It is well known that in many rural communities in the developing world, forests, particularly those under community management, are important for people’s livelihoods. However, studies on the contribution of forests to the income of different households within a community are rare, including the poorest households and how non-members of the community forestry user group (CFUG) benefit from those resources. This paper compares livelihood strategies and the use of a mangrove CF by different community members in Myanmar. Utilizing a livelihoods approach, data were collected through a household survey (n
= 110) and various participatory tools. The significance of CF for people’s livelihoods was clearly demonstrated, with as many as 91% of households depending on CF products to varying degrees. Livelihood strategies are largely determined by financial assets and road access. Strategies include large levels of dependence on natural resources such as homegardens and CF. Substantial differences were found for CF’s contribution to total income depending on CF membership (p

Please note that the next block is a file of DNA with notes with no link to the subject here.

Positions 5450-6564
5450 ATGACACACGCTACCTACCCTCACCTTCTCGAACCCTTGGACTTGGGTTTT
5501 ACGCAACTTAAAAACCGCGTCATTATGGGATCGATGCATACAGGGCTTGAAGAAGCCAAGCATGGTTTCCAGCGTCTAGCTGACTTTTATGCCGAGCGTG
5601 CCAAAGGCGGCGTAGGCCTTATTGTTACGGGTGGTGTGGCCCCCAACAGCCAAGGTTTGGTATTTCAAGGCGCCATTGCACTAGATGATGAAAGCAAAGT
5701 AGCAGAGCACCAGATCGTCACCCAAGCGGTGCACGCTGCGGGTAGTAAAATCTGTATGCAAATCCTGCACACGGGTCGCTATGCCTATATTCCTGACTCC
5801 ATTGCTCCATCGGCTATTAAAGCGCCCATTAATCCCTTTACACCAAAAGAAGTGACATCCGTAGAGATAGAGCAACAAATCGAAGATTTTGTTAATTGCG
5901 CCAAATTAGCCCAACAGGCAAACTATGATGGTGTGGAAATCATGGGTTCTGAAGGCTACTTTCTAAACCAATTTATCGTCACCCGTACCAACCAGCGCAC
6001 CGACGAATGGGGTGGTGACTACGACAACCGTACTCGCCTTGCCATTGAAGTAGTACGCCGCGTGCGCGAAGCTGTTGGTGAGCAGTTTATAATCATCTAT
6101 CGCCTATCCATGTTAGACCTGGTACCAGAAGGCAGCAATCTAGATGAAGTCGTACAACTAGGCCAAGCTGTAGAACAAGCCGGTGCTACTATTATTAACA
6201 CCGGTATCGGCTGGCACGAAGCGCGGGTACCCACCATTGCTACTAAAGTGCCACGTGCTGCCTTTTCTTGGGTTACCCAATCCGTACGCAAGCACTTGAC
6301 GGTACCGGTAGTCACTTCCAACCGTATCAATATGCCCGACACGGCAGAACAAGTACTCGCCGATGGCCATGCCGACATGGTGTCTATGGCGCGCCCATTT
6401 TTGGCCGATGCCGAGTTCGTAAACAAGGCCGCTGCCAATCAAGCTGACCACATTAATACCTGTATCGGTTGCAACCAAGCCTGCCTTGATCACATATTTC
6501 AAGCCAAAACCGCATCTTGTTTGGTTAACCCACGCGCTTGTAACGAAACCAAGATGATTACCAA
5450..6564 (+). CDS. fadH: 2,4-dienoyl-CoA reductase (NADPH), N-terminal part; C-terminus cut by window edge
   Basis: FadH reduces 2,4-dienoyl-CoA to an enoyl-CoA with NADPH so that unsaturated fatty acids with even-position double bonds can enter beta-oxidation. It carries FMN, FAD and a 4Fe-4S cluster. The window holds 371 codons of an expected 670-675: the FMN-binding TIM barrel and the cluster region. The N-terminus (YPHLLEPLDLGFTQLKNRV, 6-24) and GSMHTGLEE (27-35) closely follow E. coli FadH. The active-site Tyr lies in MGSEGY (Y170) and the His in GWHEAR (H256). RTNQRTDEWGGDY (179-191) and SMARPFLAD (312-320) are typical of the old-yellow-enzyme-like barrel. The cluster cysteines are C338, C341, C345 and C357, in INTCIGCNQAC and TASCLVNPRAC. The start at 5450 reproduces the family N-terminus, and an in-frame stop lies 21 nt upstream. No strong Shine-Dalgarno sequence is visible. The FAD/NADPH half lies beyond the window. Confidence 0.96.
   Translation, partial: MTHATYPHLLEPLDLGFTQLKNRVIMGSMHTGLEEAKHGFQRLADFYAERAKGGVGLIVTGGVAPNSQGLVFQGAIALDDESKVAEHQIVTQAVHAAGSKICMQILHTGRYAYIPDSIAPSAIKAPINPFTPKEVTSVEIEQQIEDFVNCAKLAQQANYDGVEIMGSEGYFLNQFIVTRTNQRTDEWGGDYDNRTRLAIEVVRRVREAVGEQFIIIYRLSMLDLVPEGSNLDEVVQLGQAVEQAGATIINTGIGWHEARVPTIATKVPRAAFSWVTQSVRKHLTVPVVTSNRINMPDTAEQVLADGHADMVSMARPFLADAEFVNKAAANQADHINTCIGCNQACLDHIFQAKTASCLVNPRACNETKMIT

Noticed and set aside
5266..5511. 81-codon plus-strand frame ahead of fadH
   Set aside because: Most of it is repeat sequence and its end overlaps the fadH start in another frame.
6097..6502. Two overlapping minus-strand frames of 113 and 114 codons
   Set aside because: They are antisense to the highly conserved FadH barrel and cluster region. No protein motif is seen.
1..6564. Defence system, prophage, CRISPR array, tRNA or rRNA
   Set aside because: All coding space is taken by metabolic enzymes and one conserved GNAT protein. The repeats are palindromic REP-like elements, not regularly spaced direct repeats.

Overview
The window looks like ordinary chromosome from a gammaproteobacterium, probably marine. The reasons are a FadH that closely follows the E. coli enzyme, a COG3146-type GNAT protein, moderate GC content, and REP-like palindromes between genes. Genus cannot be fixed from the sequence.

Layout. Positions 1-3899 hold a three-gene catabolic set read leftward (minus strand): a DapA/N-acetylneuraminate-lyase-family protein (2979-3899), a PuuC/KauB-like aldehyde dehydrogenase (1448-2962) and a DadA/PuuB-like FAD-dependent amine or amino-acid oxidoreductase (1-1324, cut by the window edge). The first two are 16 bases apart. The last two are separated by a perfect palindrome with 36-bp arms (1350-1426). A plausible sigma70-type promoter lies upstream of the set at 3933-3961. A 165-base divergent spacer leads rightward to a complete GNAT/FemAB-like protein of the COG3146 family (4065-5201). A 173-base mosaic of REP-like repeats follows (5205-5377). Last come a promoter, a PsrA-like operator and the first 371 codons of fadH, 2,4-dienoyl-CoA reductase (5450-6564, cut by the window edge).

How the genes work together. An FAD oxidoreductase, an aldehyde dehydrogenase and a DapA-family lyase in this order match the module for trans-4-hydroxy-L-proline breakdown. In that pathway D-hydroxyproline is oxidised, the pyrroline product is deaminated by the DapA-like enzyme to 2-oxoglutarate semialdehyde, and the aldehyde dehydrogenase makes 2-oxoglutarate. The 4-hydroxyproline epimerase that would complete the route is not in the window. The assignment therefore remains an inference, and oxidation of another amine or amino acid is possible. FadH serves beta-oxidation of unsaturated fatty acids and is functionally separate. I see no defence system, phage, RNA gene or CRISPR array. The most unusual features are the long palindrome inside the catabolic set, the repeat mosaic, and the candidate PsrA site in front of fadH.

= 0.004) and wealth (p
= 0.022). Non-members benefit mostly through subsistence products. The poorest households were found to get the highest income shares (36%) from CF. This leads to the conclusion that with an inclusive process to membership, CF has the potential to reduce poverty.
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